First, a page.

From Petrus Obi, Enugu
With the continued abuse of children in the society, this year’s International Day Against Child Labour provided an opportunity to sensitise the public on it dangers.
In Enugu State, workers from the National Agency for the Prohibition of Traffic in Persons (NAPTIP) marched through some major streets to create awareness on the ills of child labour.
The NAPTIP workers who displayed banners condemning child labour stopped at strategic places to address residents, stressing that such a child who is abused would lose self-confidence.
Mrs. Comfort Agboko, the Enugu Zonal Commander of NAPTIP led the workers in the sensitisation march.
“When a child is abused, such a child would be denied education and fundamental human rights. And as a country, the destiny of the future generation is being affected because they eventually will be future leaders.
“NAPTIP as an agency was established in 2003 to fight human trafficking, child labour and child abuse. Therefore, as we celebrate, we urge parents to be alive to their responsibilities by performing their parental roles. Government should introduce programmes that will protect children from abuse. For example, children should be educated, infrastructural facilities should also be provided by the government that would enhance the productivity of children.
“As a command, what we are doing is that when we rescue children who are abused, we counsel and keep them in our shelters, those of them that are supposed to go to school we assist them by sending them to school; some of them we pay their bills.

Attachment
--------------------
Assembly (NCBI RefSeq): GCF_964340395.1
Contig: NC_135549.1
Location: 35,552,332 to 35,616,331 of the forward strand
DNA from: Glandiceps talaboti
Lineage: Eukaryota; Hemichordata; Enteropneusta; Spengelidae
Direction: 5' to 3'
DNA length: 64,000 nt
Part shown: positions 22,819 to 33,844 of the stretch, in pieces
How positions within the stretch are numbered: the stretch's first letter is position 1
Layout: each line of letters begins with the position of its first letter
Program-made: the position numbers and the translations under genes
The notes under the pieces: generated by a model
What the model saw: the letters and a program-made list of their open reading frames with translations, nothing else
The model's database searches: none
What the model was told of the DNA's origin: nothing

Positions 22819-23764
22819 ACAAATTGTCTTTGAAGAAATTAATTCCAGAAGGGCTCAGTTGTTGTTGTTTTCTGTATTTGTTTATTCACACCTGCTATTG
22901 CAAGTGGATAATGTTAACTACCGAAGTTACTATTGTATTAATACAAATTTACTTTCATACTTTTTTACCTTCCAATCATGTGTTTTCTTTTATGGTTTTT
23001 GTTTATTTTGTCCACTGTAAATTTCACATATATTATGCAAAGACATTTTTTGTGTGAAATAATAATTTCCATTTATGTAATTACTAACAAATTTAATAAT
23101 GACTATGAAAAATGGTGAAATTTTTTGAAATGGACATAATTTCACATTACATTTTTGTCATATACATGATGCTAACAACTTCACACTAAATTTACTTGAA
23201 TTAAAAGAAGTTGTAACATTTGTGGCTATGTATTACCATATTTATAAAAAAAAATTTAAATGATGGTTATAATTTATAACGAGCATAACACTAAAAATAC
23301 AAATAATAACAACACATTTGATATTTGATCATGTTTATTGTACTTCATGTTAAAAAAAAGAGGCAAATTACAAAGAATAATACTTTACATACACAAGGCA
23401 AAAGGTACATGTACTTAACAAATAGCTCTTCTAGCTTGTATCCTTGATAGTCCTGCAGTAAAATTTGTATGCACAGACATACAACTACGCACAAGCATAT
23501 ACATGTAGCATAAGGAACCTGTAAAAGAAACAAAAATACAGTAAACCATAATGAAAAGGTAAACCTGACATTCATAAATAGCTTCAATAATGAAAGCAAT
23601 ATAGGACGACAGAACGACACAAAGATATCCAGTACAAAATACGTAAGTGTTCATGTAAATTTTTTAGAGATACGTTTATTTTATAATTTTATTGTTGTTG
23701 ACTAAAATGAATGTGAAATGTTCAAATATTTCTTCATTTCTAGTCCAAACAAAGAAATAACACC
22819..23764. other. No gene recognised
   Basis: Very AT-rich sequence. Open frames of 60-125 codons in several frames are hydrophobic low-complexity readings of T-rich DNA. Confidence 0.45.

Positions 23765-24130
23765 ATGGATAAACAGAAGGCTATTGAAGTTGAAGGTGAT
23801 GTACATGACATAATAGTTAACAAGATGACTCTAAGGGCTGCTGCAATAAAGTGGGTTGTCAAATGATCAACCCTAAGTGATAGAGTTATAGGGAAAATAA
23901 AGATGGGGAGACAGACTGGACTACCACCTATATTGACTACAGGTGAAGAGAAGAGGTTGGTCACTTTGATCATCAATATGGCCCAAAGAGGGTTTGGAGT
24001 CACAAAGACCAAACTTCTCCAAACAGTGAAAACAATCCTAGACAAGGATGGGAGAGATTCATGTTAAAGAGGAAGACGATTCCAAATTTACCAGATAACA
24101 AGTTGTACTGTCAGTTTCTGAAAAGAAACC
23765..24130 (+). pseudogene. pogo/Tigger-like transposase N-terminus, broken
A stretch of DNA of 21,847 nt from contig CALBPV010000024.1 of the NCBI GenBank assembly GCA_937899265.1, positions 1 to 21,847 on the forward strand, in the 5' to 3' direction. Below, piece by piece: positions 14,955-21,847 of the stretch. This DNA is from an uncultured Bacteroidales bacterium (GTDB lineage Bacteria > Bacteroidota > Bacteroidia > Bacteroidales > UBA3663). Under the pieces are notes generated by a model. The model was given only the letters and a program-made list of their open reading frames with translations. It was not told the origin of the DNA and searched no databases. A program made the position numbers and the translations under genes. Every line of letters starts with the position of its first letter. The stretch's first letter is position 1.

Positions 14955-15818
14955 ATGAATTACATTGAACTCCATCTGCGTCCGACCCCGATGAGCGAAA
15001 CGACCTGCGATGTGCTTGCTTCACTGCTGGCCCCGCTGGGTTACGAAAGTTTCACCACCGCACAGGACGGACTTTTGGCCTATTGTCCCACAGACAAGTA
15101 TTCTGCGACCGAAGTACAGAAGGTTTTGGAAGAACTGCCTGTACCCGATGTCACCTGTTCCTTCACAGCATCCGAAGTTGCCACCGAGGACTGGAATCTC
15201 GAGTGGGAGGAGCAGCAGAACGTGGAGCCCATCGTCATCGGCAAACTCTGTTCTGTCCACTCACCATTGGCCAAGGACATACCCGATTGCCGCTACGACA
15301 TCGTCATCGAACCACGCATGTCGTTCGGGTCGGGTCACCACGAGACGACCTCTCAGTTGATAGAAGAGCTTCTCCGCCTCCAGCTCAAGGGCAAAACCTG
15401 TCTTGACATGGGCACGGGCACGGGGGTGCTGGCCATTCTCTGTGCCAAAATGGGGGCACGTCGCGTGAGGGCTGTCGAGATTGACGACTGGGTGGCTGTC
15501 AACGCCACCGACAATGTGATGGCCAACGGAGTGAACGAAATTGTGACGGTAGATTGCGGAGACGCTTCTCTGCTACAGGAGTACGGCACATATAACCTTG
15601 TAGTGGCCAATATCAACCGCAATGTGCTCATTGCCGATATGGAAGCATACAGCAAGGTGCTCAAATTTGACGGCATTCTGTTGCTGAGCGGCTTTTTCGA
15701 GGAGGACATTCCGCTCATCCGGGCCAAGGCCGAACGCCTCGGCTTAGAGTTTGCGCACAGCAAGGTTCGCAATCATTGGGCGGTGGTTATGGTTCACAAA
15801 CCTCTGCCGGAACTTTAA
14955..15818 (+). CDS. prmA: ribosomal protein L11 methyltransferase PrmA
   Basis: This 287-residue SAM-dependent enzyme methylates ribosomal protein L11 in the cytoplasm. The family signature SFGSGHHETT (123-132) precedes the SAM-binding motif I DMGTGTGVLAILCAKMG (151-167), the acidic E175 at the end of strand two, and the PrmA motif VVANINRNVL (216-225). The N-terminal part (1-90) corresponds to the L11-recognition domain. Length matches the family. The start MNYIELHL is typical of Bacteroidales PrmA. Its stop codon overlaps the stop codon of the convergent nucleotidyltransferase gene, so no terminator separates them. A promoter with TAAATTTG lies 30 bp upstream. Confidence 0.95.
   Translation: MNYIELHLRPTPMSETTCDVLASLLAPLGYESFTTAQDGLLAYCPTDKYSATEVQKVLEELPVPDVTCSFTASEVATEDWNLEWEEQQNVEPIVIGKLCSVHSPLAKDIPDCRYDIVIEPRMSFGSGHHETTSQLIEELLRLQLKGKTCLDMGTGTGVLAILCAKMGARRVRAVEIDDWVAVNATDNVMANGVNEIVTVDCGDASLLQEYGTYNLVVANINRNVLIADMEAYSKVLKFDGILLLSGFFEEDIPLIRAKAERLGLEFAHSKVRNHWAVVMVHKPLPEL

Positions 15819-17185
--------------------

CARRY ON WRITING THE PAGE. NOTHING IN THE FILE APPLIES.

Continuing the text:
“While in the shelter, we train them in skills like tailoring, bead making, hair dressing, among others, and eventually we empower them. Once they are empowered, we reunite them with their families- those of them that we need to reunite with their families and reintegrate back to the society. For those who cannot be reunited with families we take to home, like NGO’s that are working with us,” she said.
A medical doctor, Mcginger Ibeneme defined child abuse as work that is mentally, physically, socially or morally dangerous and harmful to children and which deprive them of opportunities like schooling and development.
“According to the ILO, the number of working children under 14 in Nigeria is estimated at 15 million. These jobs include street vendors, beggars, car washers, shoe shiners, etc.
“The harm these jobs pose to both the development and wellbeing of these children are limitless ranging from child abuses to loss of formal education opportunities and denial of home training and childhood experiences that help form our worldviews.”
Ibeneme also worried that the enabling laws to protect the child, though enacted and adopted by some states, were rarely enforced while those preying on the child were often not prosecuted or even challenged.